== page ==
However, the most notable reason why he’s on this list is the way he defeats the final boss in order to receive the “best” ending. If you simply whack the Time Devourer with pointy Rainbow weapons over and over again, you defeat it and save the world, but kill Schala for good in the process. The best ending is achieved by redeeming the ultimate cause of destruction instead of simply obliterating it. By playing the Song of Time, you finally free Schala from her madness and hate that possessed her while she was merged with Lavos.

Aeris/Aerith Gainsborough, Final Fantasy VII

Do I even need to describe this one? Aeris is the purest of the pure in world of Final Fantasy VII, especially when compared to the other party member’s motives like revenge, or money when the game first starts. The symbolism is pretty obvious too. She’s half Cetra, is raised by a humble foster family, and is even first encountered sitting in a church in a beam of light with flowers growing around her! Her death at Sephiroth’s hands is still regarded as one of the most moving moments in video game history, and deeply impacts the other characters for the rest of the story. However, it’s also heavily implied that by dying she became one with the Lifestream, allowing her prayer to finally stop the meteor Sephiroth summoned.

Although she’s not resurrected like many other Messianic characters, she lives on in what the ancient Greeks would call “commemorative immortality”. The impression she left on Cloud and the other characters still remains, even though not even phoenix downs can bring her back physically. This appears in the movie Advent Children, where she appears to Cloud numerous times, and helps to guide him through his recurring angst.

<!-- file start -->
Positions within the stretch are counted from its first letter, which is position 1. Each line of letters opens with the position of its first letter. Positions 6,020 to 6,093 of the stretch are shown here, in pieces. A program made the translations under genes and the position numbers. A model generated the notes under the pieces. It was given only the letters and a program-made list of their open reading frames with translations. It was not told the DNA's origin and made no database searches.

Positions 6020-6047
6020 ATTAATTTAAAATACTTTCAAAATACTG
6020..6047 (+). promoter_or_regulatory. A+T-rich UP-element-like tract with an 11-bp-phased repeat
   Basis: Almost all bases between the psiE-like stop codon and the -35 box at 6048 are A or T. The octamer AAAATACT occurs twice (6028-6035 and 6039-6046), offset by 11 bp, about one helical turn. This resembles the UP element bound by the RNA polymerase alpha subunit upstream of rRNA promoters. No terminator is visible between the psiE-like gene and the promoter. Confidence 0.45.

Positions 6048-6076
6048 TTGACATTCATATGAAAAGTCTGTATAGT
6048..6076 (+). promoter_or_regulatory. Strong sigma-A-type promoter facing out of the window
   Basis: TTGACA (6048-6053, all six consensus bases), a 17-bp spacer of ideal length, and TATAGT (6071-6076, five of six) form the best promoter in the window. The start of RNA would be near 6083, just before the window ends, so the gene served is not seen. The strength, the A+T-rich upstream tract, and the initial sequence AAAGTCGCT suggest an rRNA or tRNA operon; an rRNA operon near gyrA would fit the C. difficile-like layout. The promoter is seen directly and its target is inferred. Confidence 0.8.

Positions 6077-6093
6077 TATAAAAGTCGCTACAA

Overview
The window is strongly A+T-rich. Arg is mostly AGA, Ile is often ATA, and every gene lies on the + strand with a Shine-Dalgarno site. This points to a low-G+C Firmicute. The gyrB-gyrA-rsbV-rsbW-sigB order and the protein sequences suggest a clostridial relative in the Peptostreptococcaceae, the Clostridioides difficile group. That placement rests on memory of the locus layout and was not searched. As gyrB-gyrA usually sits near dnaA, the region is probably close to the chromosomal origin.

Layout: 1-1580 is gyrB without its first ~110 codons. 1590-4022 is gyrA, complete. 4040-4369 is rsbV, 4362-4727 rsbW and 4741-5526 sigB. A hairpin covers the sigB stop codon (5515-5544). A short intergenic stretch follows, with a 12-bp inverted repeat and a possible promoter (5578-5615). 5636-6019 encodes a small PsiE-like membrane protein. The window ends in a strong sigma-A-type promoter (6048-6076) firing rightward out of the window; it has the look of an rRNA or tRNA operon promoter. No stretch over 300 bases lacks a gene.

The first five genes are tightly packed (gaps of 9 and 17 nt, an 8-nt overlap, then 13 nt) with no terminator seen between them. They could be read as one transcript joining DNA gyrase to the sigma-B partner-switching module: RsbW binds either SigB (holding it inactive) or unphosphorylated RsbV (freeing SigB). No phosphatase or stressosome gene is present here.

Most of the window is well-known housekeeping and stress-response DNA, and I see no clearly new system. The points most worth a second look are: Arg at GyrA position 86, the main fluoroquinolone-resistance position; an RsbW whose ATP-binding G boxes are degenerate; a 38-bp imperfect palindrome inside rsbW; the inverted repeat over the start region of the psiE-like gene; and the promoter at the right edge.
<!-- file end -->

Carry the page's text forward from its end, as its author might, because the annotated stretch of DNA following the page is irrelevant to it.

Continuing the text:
Final Fantasy loves using this type of character, and the series has many examples from other games. I could write a whole article just naming examples from this franchise alone, but Aeris is really the best known, and most fitting one.

Minato Arisato, Persona 3

If there’s one franchise that loves Messianic characters more than Final Fantasy, it’s the Shin Megami Tensei series. Nearly every single game from SMT1 onwards involves you playing the role of a character that must pay a great sacrifice in order to free the world from the tyrannical rule of Chaos or Law. However, the sacrifice of Persona 3 is much more meaningful because of the inclusion of social links. By getting to know on a deeper level the people you are fighting to save, Minato’s (or whatever name you gave him) sacrifice to seal away Nyx at the end of the game strikes the player on a deeper level. The thoughts and prayers of everyone that you have formed a personal, unbreakable bond with gives you the strength to save them all from complete obliteration.

I really think that Persona 3 uses this archetypical character the best out of any other video game. In a series rife with religious symbolism (Hell, one of Minato’s ultimate personas is even named “Messiah”) and theological debate, the inclusion of such a symbolic sacrifice fits in a more organic fashion within the context of the game, and doesn’t feel forced. Plus, the addition of increased player immersion by directly controlling the character and choosing which social links to pursue also makes the ultimate conclusion of culturing such connections more emotionally compelling.